Session 31 Power Point


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Session 31 Power Point

  1. 1. Insurance “ A promise of compensation for specific potential future losses in exchange for a periodic payment” Source:, 2003
  2. 2. Deductibles <ul><li>Fixed Amount – e.g., $1000 per event </li></ul><ul><li>Percentage of Total Loss – e.g., %5 of the total loss. </li></ul><ul><li>Combination deductable– e.g., Insured pays the first $500, and 5% of all costs thereafter. </li></ul>
  3. 3. History of the Insurance Industry <ul><li>The industry traces its roots back several centuries, to ancient Babylon. </li></ul><ul><li>1950 B.C. “Code of Hammurabi,” defined the concept of ‘bottomry’. </li></ul><ul><li>By 750 B.C., virtually all shipping companies and traders were utilizing the practice of bottomry . </li></ul><ul><li>In Rome, around the same time, ‘collegia’ is practiced. </li></ul>
  4. 4. History (continued) <ul><li>By 1000 A.D., laws regulating insurance practices began to appear in Europe </li></ul><ul><li>After the 1866 Great Fire of London, Fire Insurance begins to be offered; life insurance coverage is expanded. </li></ul><ul><li>As the country industrialized and its population more urban, the demand for insurance coverage grew </li></ul><ul><li>1935 – Social Security Act established mandatory participation in an insurance program. </li></ul>
  5. 5. Most property owners and renters in the United States have some form of insurance that protects either the structure itself, the contents of the structure, or both. However, this coverage is often limited, with specific preclusions against certain natural and technological disasters.
  6. 6. Policies for specific catastrophic hazards can be purchased separately from basic insurance homeowners’ or renters’ policies, or as riders to these policies
  7. 7. only those people who are likely to suffer the specific loss defined in the policy are likely to purchase that type of policy, creating the need for much higher premiums than if the specific hazard policy were spread across a more general population Adverse Selection
  8. 8. Methods adopted to address the problems associated with adverse selection <ul><li>The inclusion of these disasters in basic/comprehensive homeowner and renters’ policies, regardless of exposure or vulnerability . </li></ul><ul><li>The introduction of government backing on insurance coverage of catastrophic events . </li></ul><ul><li>Heavier reliance on international reinsurance companies. </li></ul>
  9. 9. Advantages gained through the use of insurance <ul><li>Victims are guaranteed a secure and predictable amount of compensation for their losses </li></ul><ul><li>Losses are distributed in an equitable fashion, protecting many for only a fraction of the cost each would have individually incur if exposed to hazards </li></ul><ul><li>Insurance can actually reduce hazard impact by encouraging policy holders to adopt certain required mitigation measures </li></ul>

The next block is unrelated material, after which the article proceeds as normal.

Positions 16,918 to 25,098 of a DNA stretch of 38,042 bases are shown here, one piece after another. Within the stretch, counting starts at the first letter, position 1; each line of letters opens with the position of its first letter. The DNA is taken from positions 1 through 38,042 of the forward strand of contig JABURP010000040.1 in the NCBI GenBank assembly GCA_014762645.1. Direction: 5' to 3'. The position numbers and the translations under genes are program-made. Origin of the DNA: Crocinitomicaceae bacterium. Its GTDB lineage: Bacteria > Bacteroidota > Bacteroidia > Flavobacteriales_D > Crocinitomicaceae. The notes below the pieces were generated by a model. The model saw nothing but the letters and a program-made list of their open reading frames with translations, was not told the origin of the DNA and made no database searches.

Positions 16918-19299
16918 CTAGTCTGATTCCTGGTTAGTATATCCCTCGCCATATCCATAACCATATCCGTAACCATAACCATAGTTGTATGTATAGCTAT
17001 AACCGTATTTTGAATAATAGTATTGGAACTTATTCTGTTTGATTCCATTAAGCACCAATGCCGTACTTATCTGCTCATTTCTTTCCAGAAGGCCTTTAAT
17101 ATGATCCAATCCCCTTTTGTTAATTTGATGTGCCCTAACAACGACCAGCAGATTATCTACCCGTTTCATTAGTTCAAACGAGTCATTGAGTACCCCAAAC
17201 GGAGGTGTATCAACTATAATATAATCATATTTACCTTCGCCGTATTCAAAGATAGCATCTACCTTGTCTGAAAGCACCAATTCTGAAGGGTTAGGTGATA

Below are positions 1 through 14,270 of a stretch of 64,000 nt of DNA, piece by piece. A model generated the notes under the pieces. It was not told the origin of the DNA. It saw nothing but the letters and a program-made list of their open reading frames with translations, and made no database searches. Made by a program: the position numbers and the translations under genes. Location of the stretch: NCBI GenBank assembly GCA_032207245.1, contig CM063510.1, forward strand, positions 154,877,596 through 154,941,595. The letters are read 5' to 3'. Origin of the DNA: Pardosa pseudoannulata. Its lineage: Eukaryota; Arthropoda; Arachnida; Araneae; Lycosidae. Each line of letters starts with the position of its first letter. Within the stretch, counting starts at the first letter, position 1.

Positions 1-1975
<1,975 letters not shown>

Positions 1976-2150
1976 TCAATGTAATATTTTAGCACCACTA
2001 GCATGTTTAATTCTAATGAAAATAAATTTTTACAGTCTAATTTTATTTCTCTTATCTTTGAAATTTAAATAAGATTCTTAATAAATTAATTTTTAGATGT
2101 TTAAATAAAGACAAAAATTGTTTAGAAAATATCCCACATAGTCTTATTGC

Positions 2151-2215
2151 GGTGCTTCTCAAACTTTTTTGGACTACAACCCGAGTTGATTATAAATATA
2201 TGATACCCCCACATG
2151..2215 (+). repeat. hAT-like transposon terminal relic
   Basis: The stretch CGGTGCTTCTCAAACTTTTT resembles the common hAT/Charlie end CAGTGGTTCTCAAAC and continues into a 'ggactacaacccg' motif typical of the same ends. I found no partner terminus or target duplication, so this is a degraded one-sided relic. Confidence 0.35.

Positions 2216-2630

10. 10. Limitations on Hazard Insurance <ul><li>Insurance can be unavailable in high risk areas. </li></ul><ul><li>Participation in insurance plans is voluntary. </li></ul><ul><li>Participation has been known to encourage irresponsible behavior. </li></ul><ul><li>Many companies are pulling out of specific disaster insurance plans. </li></ul><ul><li>Catastrophic losses can cause inequitable premium increases. </li></ul><ul><li>Some see insurance as redistributing losses rather than actually eliminating exposure to the hazard. </li></ul>
  11. 11. NFIP – Five Major Goals <ul><li>Improve basic knowledge about flood hazards </li></ul><ul><li>Coordinate and plan new developments in the floodplain </li></ul><ul><li>Provide technical services </li></ul><ul><li>Move toward a practical national program of flood insurance </li></ul><ul><li>Adjust Federal flood control policy to sound criteria and changing needs </li></ul>
  12. 12. Flood Disaster Protection Act of 1973 <ul><li>prohibits Federal agencies from providing financial assistance for acquisition or construction of buildings and certain disaster assistance in the floodplains in any community that did not participate in the NFIP by July 1,1975, or within 1 year of being identified as flood-prone </li></ul>
  13. 13. Flood Disaster Protection Act of 1973 Federal agencies and federally insured or regulated lenders had to require flood insurance on all grants and loans for acquisition or construction of buildings in designated Special Flood Hazard Areas (SFHAs) in communities that participate in the NFIP
  14. 14. National Flood Insurance Reform Act (NFIRA) <ul><li>Increased compliance by mortgage lenders </li></ul><ul><li>Increased the amount of flood insurance coverage that can be purchased . </li></ul><ul><li>Provided flood insurance coverage for the cost of complying with floodplain management regulations. </li></ul><ul><li>Established a Flood Mitigation Assistance grant program. </li></ul><ul><li>Codified the NFIP’s Community Rating System </li></ul><ul><li>Require FEMA to assess its flood hazard map inventory at least once every 5 years </li></ul>
  15. 15. Three Components of the NFIP <ul><li>Identifying and mapping flood-prone communities. </li></ul><ul><li>Enforcing the requirement that communities adopt and enforce floodplain management regulations. </li></ul><ul><li>The provision of flood insurance. </li></ul>
  16. 16. Terrorism Risk Insurance <ul><li>First $5 million in losses from any single event is paid by insurers. </li></ul><ul><li>If losses amount from $5 million to $100 billion, the insurer pays a deductible. </li></ul><ul><li>If losses exceed $100 billion, neither the government nor the insurers is liable for payment beyond the initial $100 billion. </li></ul>
  17. 17. Risk Sharing Pools Associations of public entities with similar functions that have banded together to share risks by creating their own insurance vehicles